Example of Identifying the Title

Take a look at this Web page excerpt and consider which of the following candidates you would use as the title for the page in your citation:
1. As the largest heading at the top of the page, this banner would seem to be the logical choice for title. However, while this is the sponsoring organization and the name of the overall Web site, as a title it is essentially irrelevant to the page’s contents, which is a style guide for online sources columBanner

2. This title  is highlighted on the navigation bar and appears at the top of the page’s content making it the most likely candidate for Web page title. However, the abbreviation, CGOS, is essentially meaningless and would make it hard for a reader to understand what this page is about.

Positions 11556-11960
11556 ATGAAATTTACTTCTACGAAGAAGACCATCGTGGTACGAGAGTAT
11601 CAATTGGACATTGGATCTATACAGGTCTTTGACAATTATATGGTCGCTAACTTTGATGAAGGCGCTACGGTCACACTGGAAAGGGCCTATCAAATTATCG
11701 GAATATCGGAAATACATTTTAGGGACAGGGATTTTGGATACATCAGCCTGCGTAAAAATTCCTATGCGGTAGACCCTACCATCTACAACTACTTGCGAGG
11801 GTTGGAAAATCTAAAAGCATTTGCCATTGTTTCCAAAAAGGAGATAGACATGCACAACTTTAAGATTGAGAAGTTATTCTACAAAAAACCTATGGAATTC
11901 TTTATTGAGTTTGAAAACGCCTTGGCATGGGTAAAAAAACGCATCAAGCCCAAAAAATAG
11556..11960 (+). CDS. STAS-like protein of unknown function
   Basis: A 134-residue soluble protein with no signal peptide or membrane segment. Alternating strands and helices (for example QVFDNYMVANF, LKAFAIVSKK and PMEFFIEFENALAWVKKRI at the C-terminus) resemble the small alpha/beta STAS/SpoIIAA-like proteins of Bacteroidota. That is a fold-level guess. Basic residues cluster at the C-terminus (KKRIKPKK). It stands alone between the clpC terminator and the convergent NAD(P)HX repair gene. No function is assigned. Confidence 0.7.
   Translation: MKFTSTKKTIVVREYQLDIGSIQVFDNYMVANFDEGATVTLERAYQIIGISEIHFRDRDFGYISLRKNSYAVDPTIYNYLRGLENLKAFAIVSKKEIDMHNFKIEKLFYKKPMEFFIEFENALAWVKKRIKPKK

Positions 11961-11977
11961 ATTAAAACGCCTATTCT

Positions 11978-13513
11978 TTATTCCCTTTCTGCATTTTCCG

Navigation Bar Item

Content Title

navigation bar

title at top of content


3. The filename for this particular page appears at the top of the browser window. Columbia Guide to Online Style is a meaningful title anyone reading the citation would understand.

Browser Window Title Bar

In writing the title for a citation to this Web page I would do one of the following:

  • use the filename —Columbia Guide to Online Style,
  • alter the title on the page to be more meaningful — Basic <Columbia Guide to Online Style,
  • create a title, subtitle relationship — Columbia Guide to Online Style: Basic CGOS Style, or
  • use a parent publication format — “Columbia Guide to Online Style,” Columbia University Press or “Basic CGOS Style,” Columbia Guide to Online Style.